Bloggers cheer and bemoan Stephen Colbert's announcement that he is running for president. They also congratulate the new (young, Indian-American) governor of Louisiana and debate whether it matters that J.K. Rowling says Albus Dumbledore is gay.
Colbert '08: On The Daily Show, Stephen Colbert announced his intention to run for president—in his home state of South Carolina only. Most bloggers are gleeful, and some even earnestly so: "While it may be a farce, like his staunch republican jargon and his evangelical christian views, it may be just what America needs," writes enviromental blogger Candice at Cathartic Prose. " … I'd vote for him over the crooks running on the republican ballot and the fakers on the dems."
But some think that Colbert's candidacy will only distract from the real candidates and issues. Ron Mwangaguhunga at Mediabistro's FishbowlNY was offended that a fake candidate got real airtime on Tim Russert's Meet the Press: "Colbert, we cannot fail to note, has no chance of becoming the next President of the United States. Zero percentage! … Russert would be better served covering the real election of who will lead this country at a crossroads and let Colbert sell his own books on his own time."
David Oxenford, a D.C. attorney at Broadcast Law Blog,is delighted to explain the complications that would ensue if The Colbert Report were on a network and not cable: "[F]or an employee-candidate who is on the air every day, the opponent can go back 7 days and be entitled to equal time for the amount of time that the candidate's recognizable voice or image was broadcast. So if … one of his opponents asked for time, they could get 20 minutes or so of free time for each of his shows."
James Poniewozik at Time's Tuned In is troubled that Colbert's appearance on Meet the Press didn't look much different than when Russert hosted any other candidate: Colbert was "skewering the clubby Washington press routine that gives a platform to this empty bluster without calling it what it is. The only thing that made Colbert's opening statement a joke, after all, was Colbert's presence; if Mitt Romney or John Edwards had said the same thing in front of Russert, would anyone have batted an eye? Would Russert?"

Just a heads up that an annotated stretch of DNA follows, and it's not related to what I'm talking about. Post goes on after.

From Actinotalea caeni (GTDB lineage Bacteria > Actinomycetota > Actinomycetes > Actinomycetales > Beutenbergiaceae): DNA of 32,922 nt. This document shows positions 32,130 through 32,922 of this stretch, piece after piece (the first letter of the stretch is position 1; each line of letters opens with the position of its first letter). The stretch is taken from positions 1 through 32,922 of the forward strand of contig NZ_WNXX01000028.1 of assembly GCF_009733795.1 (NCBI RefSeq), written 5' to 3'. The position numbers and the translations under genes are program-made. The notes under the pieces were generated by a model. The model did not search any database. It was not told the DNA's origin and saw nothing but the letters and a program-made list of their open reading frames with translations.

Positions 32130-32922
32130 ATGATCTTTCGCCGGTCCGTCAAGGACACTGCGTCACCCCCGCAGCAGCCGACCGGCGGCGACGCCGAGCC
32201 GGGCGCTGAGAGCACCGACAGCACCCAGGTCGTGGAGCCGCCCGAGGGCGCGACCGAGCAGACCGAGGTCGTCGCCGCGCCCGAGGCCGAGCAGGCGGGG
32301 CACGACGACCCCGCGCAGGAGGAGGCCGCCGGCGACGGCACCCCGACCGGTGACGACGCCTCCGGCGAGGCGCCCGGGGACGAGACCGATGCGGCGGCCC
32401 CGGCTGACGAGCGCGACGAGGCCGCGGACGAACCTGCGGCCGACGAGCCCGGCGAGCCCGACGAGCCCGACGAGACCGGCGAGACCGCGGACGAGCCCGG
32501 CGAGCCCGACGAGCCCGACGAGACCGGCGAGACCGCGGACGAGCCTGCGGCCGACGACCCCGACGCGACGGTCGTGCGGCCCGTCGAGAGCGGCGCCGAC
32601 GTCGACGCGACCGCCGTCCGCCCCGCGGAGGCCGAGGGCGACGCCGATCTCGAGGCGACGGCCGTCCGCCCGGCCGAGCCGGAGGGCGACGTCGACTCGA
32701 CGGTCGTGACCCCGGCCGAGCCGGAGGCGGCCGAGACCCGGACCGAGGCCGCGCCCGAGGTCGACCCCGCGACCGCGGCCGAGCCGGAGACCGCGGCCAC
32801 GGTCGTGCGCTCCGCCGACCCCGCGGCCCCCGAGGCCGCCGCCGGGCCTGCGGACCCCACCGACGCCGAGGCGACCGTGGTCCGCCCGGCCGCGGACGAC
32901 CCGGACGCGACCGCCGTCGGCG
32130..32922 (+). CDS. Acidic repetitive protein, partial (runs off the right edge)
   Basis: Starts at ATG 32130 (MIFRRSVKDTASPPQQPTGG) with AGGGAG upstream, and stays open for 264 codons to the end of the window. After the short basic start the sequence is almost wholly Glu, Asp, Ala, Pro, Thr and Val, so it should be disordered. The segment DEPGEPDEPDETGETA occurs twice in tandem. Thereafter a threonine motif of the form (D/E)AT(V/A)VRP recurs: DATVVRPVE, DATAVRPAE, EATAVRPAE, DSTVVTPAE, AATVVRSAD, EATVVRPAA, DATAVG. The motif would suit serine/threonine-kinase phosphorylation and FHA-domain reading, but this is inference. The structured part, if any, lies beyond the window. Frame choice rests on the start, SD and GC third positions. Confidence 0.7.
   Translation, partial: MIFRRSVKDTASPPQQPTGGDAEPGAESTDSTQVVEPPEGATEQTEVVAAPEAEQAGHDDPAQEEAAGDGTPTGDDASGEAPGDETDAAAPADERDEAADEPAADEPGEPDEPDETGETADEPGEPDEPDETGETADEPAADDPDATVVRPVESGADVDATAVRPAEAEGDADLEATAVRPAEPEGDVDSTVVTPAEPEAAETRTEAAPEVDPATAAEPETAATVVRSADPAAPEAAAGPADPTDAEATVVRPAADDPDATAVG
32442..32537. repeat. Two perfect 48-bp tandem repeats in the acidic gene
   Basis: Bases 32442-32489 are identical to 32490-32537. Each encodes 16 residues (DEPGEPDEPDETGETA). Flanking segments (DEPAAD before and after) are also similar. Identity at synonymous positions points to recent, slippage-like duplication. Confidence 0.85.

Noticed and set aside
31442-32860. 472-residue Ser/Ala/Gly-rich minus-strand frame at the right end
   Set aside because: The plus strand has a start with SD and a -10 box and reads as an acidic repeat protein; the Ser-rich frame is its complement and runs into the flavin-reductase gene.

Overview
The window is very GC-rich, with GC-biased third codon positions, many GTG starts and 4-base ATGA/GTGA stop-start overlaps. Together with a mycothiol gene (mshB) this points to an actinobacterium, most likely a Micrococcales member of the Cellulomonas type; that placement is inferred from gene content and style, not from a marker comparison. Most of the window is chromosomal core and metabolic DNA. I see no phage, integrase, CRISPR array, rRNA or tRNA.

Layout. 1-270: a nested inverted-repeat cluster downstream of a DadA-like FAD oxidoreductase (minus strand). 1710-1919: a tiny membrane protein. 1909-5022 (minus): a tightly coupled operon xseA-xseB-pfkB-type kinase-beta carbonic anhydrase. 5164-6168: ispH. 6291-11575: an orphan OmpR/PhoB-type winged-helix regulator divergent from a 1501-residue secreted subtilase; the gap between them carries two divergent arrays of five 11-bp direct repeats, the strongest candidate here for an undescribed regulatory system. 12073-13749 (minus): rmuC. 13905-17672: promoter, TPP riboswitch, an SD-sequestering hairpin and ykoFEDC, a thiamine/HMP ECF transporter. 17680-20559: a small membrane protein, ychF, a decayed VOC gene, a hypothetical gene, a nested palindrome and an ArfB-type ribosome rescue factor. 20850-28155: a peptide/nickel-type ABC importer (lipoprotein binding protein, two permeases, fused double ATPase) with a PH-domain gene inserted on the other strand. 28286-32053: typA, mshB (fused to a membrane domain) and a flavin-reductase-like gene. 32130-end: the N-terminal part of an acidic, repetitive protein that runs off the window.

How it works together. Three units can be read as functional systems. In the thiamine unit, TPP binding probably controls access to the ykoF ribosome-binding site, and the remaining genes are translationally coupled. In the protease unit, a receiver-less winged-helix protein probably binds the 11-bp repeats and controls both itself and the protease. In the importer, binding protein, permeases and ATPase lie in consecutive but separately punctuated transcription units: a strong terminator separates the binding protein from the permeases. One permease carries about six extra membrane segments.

Read more about Stephen Colbert's candidacy.
A break from tradition: Louisiana has elected Bobby Jindal as its next governor, making him the nation's first Indian-American governor. His victory is seen as a rebuke to Kathleen Blanco, the current Democratic governor widely regarded as mismanaging the response to the destruction of hurricanes Katrina and Rita. Conservatives cheered the win by Jindal.
Erick Erickson, a conservative political consultant and Louisiana native at Red State, is jubilant: "Louisiana sucks in a way that is soul killing because it is such a … beautiful, wonderful place, and yet it is so dysfunctional it saps and taxes (quite literally, they tax everything there) your talent and your energy and you leave if you can, like I did. Think of the United States if Reagan had claimed victory after 200 years of Carter, instead of just 4. That's what this is like. … It's safe to go home now. Freedom stirs."
Conservative Ed Morrissey at Captain's Quarters sees ramifications for the rest of the country: "If he can clean up Louisiana and return New Orleans to health and safety, Jindal may get a lot more attention in eight years as a Republican candidate for the White House -- and at 44, he could electrify conservative politics in 2015."
Most everyone agrees with Denyse O'Leary at Intelligent Design blog Uncommon Descent: "The news I've heard about new Louisiana governor Bobby Jindal is that he threatens to break with a centuries-old Bayou tradition by being both a governor and an honest man."
Laurel Wamsley, a former Slate intern, is a writer living in Washington, D.C.